Professor Maggie Walsh is a fictional character in the television series Buffy the Vampire Slayer. The character is portrayed by Lindsay Crouse.
In recent years, Crouse has concentrated on the theater. "Once you get your driver's license, you end your film career," says Crouse. "Look at my generation. Great actresses like Glenn Close and Susan Sarandon—there's nothing written for anyone over a certain age."In 2007, Crouse opened a revival of The Belle of Amherst , a one-woman show about the life of poet Emily Dickinson, at the Gloucester Stage in Gloucester, Massachusetts. "You can't stop and recite something," says Crouse. "You have to keep the poetry very, very active, which is pretty easy with Dickinson. She was striving so hard to understand what life was about. It's very dramatic poetry in that way.
Glenn Close is an American actress, singer, and producer. She is the recipient of numerous accolades, including three Tony Awards, three Golden Globe Awards, and three Primetime Emmy Awards. A seven-time Academy Award nominee, she holds the record as the actress to have the most nominations without winning. In 2016, Close was inducted into the American Theater Hall of Fame, and in 2019, Time magazine named her one of the 100 most influential people in the world.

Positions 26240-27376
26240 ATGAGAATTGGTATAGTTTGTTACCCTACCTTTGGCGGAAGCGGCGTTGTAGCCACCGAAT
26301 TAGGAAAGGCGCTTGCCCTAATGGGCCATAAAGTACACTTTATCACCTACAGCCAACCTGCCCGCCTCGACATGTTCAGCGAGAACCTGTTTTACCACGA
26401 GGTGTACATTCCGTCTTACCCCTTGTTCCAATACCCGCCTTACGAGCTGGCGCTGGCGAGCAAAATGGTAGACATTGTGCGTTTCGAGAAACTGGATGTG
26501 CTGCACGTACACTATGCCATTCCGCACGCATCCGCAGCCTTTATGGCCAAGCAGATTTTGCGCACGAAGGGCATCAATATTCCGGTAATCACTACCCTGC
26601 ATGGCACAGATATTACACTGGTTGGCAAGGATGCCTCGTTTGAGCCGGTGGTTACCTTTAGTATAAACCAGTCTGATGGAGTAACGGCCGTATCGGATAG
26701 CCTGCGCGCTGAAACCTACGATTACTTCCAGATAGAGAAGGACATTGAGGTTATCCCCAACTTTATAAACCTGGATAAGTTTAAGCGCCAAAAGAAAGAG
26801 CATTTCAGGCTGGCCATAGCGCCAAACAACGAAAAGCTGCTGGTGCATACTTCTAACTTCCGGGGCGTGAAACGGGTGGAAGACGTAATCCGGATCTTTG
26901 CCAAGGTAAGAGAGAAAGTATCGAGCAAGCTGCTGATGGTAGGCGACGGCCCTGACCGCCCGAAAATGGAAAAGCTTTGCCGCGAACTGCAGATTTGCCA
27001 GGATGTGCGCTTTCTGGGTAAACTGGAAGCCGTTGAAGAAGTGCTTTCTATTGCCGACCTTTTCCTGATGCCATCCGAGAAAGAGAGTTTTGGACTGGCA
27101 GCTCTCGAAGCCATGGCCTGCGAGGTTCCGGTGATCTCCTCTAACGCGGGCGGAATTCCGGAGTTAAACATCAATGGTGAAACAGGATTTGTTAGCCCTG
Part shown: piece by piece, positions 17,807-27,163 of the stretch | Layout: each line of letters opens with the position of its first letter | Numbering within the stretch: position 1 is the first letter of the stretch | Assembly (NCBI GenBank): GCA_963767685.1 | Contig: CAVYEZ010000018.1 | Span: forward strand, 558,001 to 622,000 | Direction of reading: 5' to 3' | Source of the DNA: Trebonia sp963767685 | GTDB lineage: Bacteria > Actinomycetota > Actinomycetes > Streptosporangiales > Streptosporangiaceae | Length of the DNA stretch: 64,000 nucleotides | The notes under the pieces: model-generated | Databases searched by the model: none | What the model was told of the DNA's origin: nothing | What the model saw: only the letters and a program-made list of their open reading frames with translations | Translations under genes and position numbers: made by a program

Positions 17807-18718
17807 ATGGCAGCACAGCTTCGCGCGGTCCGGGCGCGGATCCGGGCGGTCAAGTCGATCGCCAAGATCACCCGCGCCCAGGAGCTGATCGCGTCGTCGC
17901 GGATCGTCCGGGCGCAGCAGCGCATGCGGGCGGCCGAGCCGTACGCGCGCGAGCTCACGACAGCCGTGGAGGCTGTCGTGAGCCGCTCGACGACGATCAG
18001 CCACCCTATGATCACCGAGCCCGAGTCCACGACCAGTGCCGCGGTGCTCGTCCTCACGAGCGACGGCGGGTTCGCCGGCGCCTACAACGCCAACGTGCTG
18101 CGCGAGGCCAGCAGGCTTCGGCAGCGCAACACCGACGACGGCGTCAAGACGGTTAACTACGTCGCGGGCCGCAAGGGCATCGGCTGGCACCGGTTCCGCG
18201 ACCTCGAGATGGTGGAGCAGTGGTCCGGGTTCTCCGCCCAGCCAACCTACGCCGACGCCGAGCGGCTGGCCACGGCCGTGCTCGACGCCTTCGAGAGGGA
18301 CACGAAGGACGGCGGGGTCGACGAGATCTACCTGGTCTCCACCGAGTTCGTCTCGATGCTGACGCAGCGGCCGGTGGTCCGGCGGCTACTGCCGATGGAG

Susan Abigail Sarandon is an American actress and activist. She has received an Academy Award, a British Academy Film Award, and a Screen Actors Guild Award, and has been nominated for six Primetime Emmy Awards and nine Golden Globe Awards. She is known for her social and political activism for a variety of causes. She was appointed a UNICEF Goodwill Ambassador in 1999 and received the Action Against Hunger Humanitarian Award in 2006.